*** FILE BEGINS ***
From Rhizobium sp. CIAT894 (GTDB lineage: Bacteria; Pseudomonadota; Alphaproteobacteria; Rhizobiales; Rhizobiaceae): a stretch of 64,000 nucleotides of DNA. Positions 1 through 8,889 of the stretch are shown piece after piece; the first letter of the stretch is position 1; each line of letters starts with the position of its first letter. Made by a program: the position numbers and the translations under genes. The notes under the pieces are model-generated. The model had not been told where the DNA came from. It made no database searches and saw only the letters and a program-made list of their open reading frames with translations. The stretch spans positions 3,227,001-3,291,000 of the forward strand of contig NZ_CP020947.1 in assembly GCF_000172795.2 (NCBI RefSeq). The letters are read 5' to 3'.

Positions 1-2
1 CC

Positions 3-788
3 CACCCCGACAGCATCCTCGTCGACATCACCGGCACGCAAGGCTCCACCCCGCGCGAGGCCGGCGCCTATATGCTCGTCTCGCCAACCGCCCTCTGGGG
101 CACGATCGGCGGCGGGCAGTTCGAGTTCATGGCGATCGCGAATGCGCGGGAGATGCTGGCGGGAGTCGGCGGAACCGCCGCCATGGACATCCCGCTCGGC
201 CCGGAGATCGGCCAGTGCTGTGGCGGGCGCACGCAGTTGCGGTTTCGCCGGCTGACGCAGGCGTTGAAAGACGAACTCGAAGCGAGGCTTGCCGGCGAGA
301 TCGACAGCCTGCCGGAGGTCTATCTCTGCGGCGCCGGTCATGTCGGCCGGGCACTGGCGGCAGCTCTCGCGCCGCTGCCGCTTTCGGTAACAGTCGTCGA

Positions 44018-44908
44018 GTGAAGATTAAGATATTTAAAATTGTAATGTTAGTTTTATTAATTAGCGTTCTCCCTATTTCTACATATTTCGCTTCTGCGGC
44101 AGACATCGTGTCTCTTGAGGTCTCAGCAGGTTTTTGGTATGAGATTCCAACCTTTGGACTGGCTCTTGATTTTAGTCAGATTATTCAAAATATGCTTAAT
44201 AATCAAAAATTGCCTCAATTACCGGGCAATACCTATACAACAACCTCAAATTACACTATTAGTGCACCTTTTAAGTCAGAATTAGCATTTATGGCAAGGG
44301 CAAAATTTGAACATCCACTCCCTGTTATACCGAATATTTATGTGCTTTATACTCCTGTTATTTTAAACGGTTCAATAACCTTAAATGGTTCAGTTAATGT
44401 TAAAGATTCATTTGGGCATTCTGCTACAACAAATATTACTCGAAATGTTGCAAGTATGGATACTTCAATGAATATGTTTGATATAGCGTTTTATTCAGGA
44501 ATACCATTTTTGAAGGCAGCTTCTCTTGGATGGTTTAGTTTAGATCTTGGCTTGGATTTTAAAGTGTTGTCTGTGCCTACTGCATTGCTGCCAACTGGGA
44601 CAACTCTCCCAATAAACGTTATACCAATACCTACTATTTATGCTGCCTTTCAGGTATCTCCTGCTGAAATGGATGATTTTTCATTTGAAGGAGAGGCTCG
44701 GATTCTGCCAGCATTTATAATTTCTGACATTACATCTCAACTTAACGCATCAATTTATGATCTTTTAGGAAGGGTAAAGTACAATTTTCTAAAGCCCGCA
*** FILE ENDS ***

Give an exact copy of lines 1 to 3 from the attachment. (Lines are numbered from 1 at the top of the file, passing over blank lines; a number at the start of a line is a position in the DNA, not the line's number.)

From Rhizobium sp. CIAT894 (GTDB lineage: Bacteria; Pseudomonadota; Alphaproteobacteria; Rhizobiales; Rhizobiaceae): a stretch of 64,000 nucleotides of DNA. Positions 1 through 8,889 of the stretch are shown piece after piece; the first letter of the stretch is position 1; each line of letters starts with the position of its first letter. Made by a program: the position numbers and the translations under genes. The notes under the pieces are model-generated. The model had not been told where the DNA came from. It made no database searches and saw only the letters and a program-made list of their open reading frames with translations. The stretch spans positions 3,227,001-3,291,000 of the forward strand of contig NZ_CP020947.1 in assembly GCF_000172795.2 (NCBI RefSeq). The letters are read 5' to 3'.

Positions 1-2
1 CC